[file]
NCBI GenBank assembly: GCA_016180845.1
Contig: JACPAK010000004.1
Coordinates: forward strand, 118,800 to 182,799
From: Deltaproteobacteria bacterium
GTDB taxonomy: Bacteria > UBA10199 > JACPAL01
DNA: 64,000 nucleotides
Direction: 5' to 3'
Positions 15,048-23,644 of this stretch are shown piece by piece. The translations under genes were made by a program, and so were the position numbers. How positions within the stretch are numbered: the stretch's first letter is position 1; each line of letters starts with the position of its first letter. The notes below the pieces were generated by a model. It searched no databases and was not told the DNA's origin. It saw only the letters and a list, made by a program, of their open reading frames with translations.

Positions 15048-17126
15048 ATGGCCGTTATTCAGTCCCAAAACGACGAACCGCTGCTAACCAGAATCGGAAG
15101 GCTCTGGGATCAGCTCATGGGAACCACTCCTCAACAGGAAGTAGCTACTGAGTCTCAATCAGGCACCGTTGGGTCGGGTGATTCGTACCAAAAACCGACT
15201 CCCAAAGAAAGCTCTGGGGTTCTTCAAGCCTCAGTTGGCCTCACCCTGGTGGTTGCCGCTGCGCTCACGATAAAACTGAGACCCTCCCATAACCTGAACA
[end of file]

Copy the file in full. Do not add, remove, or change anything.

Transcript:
NCBI GenBank assembly: GCA_016180845.1
Contig: JACPAK010000004.1
Coordinates: forward strand, 118,800 to 182,799
From: Deltaproteobacteria bacterium
GTDB taxonomy: Bacteria > UBA10199 > JACPAL01
DNA: 64,000 nucleotides
Direction: 5' to 3'
Positions 15,048-23,644 of this stretch are shown piece by piece. The translations under genes were made by a program, and so were the position numbers. How positions within the stretch are numbered: the stretch's first letter is position 1; each line of letters starts with the position of its first letter. The notes below the pieces were generated by a model. It searched no databases and was not told the DNA's origin. It saw only the letters and a list, made by a program, of their open reading frames with translations.

Positions 15048-17126
15048 ATGGCCGTTATTCAGTCCCAAAACGACGAACCGCTGCTAACCAGAATCGGAAG
15101 GCTCTGGGATCAGCTCATGGGAACCACTCCTCAACAGGAAGTAGCTACTGAGTCTCAATCAGGCACCGTTGGGTCGGGTGATTCGTACCAAAAACCGACT
15201 CCCAAAGAAAGCTCTGGGGTTCTTCAAGCCTCAGTTGGCCTCACCCTGGTGGTTGCCGCTGCGCTCACGATAAAACTGAGACCCTCCCATAACCTGAACA